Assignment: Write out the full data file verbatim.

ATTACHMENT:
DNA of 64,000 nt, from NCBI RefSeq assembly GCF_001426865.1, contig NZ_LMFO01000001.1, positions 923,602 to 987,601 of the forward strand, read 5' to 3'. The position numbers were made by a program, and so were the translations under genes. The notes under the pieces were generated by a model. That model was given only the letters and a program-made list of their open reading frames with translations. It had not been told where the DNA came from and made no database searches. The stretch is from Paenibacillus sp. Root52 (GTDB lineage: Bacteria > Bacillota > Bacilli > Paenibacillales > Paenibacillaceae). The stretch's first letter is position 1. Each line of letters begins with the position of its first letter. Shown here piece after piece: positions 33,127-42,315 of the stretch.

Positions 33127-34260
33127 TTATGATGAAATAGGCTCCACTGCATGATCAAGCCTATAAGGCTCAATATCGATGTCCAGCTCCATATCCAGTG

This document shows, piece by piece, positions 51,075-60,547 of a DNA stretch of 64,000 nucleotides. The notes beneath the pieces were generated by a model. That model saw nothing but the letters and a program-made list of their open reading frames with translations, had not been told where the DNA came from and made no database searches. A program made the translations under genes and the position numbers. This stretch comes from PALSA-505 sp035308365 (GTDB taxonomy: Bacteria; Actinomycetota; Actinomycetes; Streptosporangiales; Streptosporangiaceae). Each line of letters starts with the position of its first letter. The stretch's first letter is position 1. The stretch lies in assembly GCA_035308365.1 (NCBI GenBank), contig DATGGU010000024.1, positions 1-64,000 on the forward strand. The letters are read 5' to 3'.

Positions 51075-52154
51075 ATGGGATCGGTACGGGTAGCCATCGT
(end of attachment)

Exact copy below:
DNA of 64,000 nt, from NCBI RefSeq assembly GCF_001426865.1, contig NZ_LMFO01000001.1, positions 923,602 to 987,601 of the forward strand, read 5' to 3'. The position numbers were made by a program, and so were the translations under genes. The notes under the pieces were generated by a model. That model was given only the letters and a program-made list of their open reading frames with translations. It had not been told where the DNA came from and made no database searches. The stretch is from Paenibacillus sp. Root52 (GTDB lineage: Bacteria > Bacillota > Bacilli > Paenibacillales > Paenibacillaceae). The stretch's first letter is position 1. Each line of letters begins with the position of its first letter. Shown here piece after piece: positions 33,127-42,315 of the stretch.

Positions 33127-34260
33127 TTATGATGAAATAGGCTCCACTGCATGATCAAGCCTATAAGGCTCAATATCGATGTCCAGCTCCATATCCAGTG

This document shows, piece by piece, positions 51,075-60,547 of a DNA stretch of 64,000 nucleotides. The notes beneath the pieces were generated by a model. That model saw nothing but the letters and a program-made list of their open reading frames with translations, had not been told where the DNA came from and made no database searches. A program made the translations under genes and the position numbers. This stretch comes from PALSA-505 sp035308365 (GTDB taxonomy: Bacteria; Actinomycetota; Actinomycetes; Streptosporangiales; Streptosporangiaceae). Each line of letters starts with the position of its first letter. The stretch's first letter is position 1. The stretch lies in assembly GCA_035308365.1 (NCBI GenBank), contig DATGGU010000024.1, positions 1-64,000 on the forward strand. The letters are read 5' to 3'.

Positions 51075-52154
51075 ATGGGATCGGTACGGGTAGCCATCGT